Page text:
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Showtime to reach out about Manny Pacquiao-Floyd Mayweather fight

pacquiao-mayweatherA Manny Pacquiao-Floyd Mayweather fight may be a legitimate possibility, because it sounds like Showtime executives have a strong interest in putting it together.

Mayweather signed an exclusive six-fight deal with Showtime earlier in the year and has already fought twice on the network. He has four fights left and seems headed for a clash with Amir Khan in May. It sounds like a fight with Pac-Man could follow.

Showtime Vice President Stephen Espinoza told the Los Angeles Times’ Lance Pugmire that he plans to reach out to Pacquiao’s promoter Bob Arum about making the superfight. Espinoza obviously emphasized that the fight would have to take place on Showtime. That could be a major impediment, because Arum has a relationship with HBO, which televised Pac-Man’s last fight.

Arum says he would want the fight to be on both networks the way the Mike Tyson-Lennox Lewis was. I really don’t see that happening. You think those competing networks would agree to televise the same fight?

Mayweather has all the leverage in this situation, and I have a hard time envisioning Arum making concessions and cooperating in order to make a deal. I also still don’t see Mayweather having any motivation for taking the fight.

It still seems like each fighter will fight one time before the possible superfight would be made. The only way I could imagine Mayweather agreeing to a fight is if Pacquiao looks vulnerable against his next oppoennet. But if Pac-Man doesn’t look good in his next fight, wouldn’t that take the luster off a Mayweather-Pacquiao fight anyway?

Showtime can make their efforts to set up this fight, but I still don’t see it happening. Mayweather is the real boss, and if he doesn’t want to fight Pacquiao, he’s not going to.

Bob Arum: Philippines wants Manny Pacquiao’s certified tax forms from IRS

Manny PacquiaoManny Pacquiao’s bank accounts in the Philippines have been frozen because of his tax problems.

The Bureau of Internal Revenue in the Philippines says Pacquiao hasn’t proved he paid taxes in 2008-2009. They froze the accounts of his wife and assessed him $50 million in back taxes in July. Pacquiao earned his money fighting in the US those years, and a treaty ensures he won’t be taxed in both countries. But the Philippines wants concrete proof from the IRS that Pacquiao indeed paid taxes those years.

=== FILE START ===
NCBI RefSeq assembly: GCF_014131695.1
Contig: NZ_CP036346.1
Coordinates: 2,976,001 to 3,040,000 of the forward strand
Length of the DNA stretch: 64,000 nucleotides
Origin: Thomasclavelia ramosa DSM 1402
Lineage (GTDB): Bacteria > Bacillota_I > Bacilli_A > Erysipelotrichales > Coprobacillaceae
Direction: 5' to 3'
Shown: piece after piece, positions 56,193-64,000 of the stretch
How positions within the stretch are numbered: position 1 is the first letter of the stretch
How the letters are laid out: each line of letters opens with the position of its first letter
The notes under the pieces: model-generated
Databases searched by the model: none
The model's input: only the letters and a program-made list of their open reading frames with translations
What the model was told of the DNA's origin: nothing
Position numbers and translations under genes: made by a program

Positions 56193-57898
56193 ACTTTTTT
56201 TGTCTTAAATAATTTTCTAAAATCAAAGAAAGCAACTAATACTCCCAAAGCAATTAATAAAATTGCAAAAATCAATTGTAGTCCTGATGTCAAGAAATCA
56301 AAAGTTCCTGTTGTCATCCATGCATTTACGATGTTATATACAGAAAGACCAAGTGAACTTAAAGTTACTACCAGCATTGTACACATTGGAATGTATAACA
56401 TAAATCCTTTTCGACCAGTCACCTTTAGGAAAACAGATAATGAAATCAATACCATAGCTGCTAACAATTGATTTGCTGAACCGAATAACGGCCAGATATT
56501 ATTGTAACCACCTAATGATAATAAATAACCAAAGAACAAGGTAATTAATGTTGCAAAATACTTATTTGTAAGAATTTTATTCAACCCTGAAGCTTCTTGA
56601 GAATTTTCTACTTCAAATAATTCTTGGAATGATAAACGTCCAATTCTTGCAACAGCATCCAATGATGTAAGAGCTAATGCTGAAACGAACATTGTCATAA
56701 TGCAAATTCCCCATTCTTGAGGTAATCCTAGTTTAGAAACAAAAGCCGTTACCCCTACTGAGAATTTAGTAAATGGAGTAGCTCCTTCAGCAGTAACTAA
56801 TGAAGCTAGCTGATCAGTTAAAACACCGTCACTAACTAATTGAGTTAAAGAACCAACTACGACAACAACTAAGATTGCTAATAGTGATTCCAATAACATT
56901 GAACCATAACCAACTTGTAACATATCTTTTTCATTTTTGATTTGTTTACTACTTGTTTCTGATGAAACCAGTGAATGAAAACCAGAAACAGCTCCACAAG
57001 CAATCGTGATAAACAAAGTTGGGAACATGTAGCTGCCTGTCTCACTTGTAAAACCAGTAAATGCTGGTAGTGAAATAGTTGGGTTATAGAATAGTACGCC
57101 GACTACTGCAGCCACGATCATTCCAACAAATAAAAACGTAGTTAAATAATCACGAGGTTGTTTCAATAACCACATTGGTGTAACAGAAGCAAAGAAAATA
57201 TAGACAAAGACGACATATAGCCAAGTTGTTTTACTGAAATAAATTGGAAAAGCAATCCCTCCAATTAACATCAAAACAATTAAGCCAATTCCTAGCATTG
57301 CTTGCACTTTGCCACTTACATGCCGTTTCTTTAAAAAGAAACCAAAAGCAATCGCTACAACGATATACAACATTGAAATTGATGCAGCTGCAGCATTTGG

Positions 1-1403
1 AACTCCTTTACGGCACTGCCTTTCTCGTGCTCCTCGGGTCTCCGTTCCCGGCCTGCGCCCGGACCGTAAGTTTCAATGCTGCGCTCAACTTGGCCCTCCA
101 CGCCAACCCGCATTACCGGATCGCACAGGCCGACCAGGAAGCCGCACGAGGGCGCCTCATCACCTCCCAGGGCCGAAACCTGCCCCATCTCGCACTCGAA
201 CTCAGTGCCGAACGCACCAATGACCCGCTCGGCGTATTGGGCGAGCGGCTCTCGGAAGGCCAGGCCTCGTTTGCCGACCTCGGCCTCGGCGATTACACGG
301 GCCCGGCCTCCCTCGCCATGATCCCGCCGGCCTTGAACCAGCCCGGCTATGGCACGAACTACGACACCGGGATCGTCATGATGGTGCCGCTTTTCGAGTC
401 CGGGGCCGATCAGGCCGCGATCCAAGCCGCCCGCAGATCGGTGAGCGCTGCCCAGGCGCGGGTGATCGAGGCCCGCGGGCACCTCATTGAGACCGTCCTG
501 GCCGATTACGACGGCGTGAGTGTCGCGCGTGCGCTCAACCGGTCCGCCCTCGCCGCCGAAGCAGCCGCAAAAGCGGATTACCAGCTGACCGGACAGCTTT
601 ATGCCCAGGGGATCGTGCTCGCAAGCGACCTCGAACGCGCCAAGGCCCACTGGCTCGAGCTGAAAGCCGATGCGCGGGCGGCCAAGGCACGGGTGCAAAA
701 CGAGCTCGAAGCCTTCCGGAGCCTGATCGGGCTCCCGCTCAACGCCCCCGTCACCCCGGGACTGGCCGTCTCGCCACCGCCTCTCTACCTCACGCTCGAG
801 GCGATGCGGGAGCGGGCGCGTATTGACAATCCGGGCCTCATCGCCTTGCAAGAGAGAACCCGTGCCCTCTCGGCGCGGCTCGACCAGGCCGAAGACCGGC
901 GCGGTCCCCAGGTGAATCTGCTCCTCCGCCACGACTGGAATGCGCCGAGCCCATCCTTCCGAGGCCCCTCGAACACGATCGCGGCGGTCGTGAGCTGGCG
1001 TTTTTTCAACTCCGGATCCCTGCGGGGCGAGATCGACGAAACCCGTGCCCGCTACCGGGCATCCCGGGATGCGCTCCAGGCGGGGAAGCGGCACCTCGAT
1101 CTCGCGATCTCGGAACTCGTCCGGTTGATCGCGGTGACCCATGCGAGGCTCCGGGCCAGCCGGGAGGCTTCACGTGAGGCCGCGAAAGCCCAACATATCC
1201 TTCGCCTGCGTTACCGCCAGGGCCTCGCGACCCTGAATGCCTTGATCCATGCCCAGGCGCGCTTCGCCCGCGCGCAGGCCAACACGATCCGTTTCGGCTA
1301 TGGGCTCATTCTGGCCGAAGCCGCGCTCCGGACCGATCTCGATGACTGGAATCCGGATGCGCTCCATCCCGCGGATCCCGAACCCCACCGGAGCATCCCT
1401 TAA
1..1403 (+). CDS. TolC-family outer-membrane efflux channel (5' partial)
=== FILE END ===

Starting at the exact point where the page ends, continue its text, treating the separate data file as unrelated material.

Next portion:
Top Rank promoter Bob Arum confirmed that the Philippines wants the proof from the IRS.

“Filipino authorities confirmed that Manny is not required to pay double tax. If Manny paid U.S. taxes for fights and endorsements that occurred on U.S. soil, he is not required to pay double taxes in the Philippines,” Arum said in a statement via Boxing Scene.

“For each of Manny’s fights that occurred in the United States, including those in 2008 and 2009, Top Rank withheld 30% of Manny’s purses and paid those monies directly to the Internal Revenue Service (IRS) via Electronic Funds Transfer (EFT). Top Rank has deposit confirmations for each payment. Top Rank has done the same for all U.S. endorsements it has facilitated on Manny’s behalf.

“Top Rank submitted copies of the EFT deposit acknowledgements to the Bureau of Internal Revenue (BIR) as proof of payment. The BIR received the documents but directed Manny to obtain “certified” documents directly from the IRS itself.

“As I am sure people appreciate, obtaining certified copies of documents from the IRS takes time. Manny made the formal request to the IRS and we have every expectation that the necessary documents will be furnished to the BIR very soon.”

In other words, Arum says this whole thing will be resolved. But there have long been reports that Pacquiao has had tax problems in the US. That’s a big reason why his most recent fight was in Macau, where the tax rate is lower, and why he doesn’t plan on fighting in the US in the future.

Because his accounts were frozen, Pac-Man says he had to borrow money to aid the typhoon victims in his home country.

Freddie Roach: Manny Pacquiao would beat ‘slow’ Floyd Mayweather

pacquiao-mayweatherThe Manny Pacquiao camp has been banging the Floyd Mayweather fight drum pretty hard over the past few weeks, and the latest words come from Freddie Roach, who believes his fighter would beat Floyd.

Pacquiao (55-5-2, 38 KOs) defeated Brandon Rios by unanimous decision on Saturday in Macau and looked very good in the fight. It was his first victory in over two years, though that stat is really misleading; Pacquiao beat Timothy Bradley in my opinion, but the judges screwed him on that split decision. I also thought he looked pretty good against Juan Manuel Marquez until Marquez caught him with a huge shot in the sixth round to end the fight.

Prior to the Pacquiao-Rios fight, promoter Bob Arum said he was open to Pacquiao and Mayweather fighting. That was a change from his previous stances, as Arum always found ways to impede the fight (as did Floyd). It’s no surprise that Pacquiao’s side wants the fight now — he’s not as highly regarded as Floyd anymore, and he has less to lose. All that adds up to less leverage, which would ostensibly make negotiations go more smoothly.

If Floyd and Manny end up fighting next year as Top Rank Promotions hopes, Roach, who is Pacquiao’s longtime trainer, thinks Manny would win the fight.

“Mayweather in his last two fights has been slow, he doesn’t move as much as he used to,” Roach told AFP. “I think Manny’s speed will overwhelm him. Mayweather is not good against southpaws. And he has trouble with speed.

“Manny Pacquiao, he’s back, but I never really had the thought he went anywhere.”